When you have completed this section, you should be able to
• list the levels of human structure from the most complex to the simplest;
• discuss the value of both reductionistic and holistic viewpoints to understanding human form and function; and
• discuss the clinical significance of anatomical variation among humans.
Earlier in this chapter, we observed that human anatomy is studied by a variety of techniques—dissection, palpation, and so forth. In addition, anatomy is studied at several levels of detail, from the whole body down to the molecular level.
Consider for the moment an analogy to human structure: The English language, like the human body, is very complex, yet an endless array of ideas can be conveyed with a limited number of words. All words in English are, in turn,
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Form and Function, Third Edition composed of various combinations of just 26 letters. Between an essay and an alphabet are successively simpler levels of organization: paragraphs, sentences, words, and syllables. We can say that language exhibits a hierarchy of complexity, with letters, syllables, words, and so forth being successive levels of the hierarchy. Humans have an analogous hierarchy of complexity, as follows (fig. 1.9):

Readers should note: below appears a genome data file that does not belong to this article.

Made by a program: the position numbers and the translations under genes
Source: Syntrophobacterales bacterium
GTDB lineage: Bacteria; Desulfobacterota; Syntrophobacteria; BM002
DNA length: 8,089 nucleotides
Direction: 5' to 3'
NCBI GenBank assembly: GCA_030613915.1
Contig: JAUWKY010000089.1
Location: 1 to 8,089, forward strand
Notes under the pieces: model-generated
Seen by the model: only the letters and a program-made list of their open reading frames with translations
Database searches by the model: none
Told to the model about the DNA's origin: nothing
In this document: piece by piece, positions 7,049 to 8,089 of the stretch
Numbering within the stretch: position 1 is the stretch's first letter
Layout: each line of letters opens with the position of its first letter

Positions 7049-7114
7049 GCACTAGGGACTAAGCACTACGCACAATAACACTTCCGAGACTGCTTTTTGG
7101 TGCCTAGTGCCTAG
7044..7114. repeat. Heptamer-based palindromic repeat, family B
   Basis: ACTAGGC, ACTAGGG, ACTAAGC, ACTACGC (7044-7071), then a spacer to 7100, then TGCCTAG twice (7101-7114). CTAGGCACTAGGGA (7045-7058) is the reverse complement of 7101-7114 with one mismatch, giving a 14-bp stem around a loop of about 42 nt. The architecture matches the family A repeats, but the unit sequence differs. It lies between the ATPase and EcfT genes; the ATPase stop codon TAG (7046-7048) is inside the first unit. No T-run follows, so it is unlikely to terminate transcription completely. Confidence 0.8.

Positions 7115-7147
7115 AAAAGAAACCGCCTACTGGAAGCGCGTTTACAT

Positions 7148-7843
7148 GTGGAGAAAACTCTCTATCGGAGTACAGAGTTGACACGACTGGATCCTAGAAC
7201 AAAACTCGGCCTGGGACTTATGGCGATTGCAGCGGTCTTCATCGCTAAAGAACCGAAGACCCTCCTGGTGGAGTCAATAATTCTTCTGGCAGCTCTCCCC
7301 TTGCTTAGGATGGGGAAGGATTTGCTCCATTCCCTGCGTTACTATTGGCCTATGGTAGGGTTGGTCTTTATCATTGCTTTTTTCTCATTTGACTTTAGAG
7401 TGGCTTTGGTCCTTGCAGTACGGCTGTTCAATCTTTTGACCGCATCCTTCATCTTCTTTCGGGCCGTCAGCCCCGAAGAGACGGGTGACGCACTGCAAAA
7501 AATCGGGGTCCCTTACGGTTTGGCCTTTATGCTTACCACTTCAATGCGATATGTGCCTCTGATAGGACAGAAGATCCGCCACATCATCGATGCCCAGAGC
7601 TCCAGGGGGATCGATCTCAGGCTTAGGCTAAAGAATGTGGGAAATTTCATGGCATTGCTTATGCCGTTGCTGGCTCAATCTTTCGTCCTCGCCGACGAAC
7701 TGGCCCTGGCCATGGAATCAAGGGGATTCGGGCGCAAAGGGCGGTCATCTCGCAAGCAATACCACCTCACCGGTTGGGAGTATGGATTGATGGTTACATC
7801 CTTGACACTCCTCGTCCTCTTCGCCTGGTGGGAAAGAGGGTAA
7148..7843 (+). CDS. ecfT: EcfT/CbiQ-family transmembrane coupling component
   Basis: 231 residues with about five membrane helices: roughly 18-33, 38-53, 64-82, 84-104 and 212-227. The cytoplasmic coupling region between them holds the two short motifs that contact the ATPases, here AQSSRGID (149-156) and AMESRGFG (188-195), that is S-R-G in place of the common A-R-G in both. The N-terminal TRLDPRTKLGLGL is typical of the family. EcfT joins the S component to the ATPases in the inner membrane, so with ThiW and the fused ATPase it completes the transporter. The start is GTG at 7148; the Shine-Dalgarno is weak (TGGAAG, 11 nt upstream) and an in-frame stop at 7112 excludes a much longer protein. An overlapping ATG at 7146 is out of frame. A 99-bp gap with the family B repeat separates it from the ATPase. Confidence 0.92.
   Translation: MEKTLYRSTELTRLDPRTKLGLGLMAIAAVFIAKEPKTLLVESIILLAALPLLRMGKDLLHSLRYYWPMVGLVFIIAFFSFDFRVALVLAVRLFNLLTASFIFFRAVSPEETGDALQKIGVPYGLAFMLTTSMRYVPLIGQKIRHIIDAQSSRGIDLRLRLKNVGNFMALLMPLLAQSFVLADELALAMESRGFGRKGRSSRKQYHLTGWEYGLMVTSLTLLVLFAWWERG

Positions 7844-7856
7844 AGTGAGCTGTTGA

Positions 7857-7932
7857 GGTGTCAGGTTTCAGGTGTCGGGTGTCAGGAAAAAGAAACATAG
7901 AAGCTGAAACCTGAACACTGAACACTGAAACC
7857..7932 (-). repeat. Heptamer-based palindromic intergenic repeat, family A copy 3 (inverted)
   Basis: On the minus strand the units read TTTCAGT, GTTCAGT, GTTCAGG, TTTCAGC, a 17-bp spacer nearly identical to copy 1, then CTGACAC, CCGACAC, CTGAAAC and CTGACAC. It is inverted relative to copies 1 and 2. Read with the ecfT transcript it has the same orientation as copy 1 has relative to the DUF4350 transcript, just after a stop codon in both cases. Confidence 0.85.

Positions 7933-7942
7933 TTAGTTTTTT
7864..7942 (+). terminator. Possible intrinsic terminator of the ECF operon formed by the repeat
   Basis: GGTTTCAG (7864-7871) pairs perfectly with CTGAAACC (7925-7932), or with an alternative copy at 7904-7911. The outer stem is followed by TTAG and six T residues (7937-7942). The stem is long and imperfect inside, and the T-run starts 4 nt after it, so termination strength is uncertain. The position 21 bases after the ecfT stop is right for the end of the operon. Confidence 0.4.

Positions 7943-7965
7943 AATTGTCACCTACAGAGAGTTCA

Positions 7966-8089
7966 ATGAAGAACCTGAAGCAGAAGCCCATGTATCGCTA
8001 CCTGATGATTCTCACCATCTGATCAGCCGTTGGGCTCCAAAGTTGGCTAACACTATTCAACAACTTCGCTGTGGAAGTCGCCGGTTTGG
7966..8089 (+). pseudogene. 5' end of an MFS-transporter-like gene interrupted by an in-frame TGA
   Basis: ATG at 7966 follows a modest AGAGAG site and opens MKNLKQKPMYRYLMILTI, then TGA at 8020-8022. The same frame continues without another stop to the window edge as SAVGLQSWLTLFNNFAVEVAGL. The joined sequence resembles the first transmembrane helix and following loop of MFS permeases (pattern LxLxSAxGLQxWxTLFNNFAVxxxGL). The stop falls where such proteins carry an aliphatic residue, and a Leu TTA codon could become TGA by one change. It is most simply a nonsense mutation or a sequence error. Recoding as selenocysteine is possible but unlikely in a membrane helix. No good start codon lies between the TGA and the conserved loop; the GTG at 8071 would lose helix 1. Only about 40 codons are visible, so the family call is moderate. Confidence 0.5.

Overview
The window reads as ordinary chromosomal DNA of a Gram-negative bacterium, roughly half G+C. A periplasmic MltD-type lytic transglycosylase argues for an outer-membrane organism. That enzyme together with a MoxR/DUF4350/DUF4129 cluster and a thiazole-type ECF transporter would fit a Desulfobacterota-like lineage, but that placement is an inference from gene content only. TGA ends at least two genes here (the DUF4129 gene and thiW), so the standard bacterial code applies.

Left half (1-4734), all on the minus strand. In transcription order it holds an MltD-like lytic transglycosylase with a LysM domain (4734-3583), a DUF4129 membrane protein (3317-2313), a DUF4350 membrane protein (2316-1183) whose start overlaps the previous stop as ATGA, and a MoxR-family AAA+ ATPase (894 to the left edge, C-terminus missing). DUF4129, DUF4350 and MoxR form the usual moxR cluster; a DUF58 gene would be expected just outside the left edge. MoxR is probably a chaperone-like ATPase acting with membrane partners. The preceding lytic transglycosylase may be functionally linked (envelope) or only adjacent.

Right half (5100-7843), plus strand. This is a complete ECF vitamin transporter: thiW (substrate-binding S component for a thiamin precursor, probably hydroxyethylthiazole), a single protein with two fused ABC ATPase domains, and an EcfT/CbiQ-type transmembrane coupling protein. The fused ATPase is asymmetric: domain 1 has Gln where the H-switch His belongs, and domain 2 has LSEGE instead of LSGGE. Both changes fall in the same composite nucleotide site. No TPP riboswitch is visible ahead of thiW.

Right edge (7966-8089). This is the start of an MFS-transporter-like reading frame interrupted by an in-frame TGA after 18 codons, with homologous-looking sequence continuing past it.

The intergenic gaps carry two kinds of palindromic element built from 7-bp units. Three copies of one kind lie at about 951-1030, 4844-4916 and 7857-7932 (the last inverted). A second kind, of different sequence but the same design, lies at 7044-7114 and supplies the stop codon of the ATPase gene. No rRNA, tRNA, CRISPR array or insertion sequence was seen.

The organism is composed of organ systems, organ systems are composed of organs, organs are composed of tissues, tissues are composed of cells, cells are composed (in part) of organelles, organelles are composed of molecules, and molecules are composed of atoms.
The organism is a single, complete individual. An organ system is a group of organs with a unique collective function, such as circulation, respiration, or digestion. The human body has 11 organ systems, illustrated in atlas A immediately following this chapter: the integumentary, skeletal, muscular, nervous, endocrine, circulatory, lymphatic, respiratory, urinary, digestive, and
Figure 1.9 The Body's Structural Hierarchy.
reproductive systems. Usually, the organs of one system are physically interconnected, such as the kidneys, ureters, urinary bladder, and urethra, which compose the urinary system. Beginning with chapter 6, this book is organized around the organ systems.
An organ is a structure composed of two or more tissue types that work together to carry out a particular function. Organs have definite anatomical boundaries and are visibly distinguishable from adjacent structures. Most organs and higher levels of structure are within the domain of gross anatomy. However, there are organs within organs— the large organs visible to the naked eye often contain smaller organs visible only with the microscope. The skin, for example, is the body's largest organ. Included within it are thousands of smaller organs: each hair, nail, gland, nerve, and blood vessel of the skin is an organ in itself.
A tissue is a mass of similar cells and cell products that forms a discrete region of an organ and performs a specific function. The body is composed of only four primary classes of tissue—epithelial, connective, nervous, and muscular tissues. Histology, the study of tissues, is the subject of chapter 5.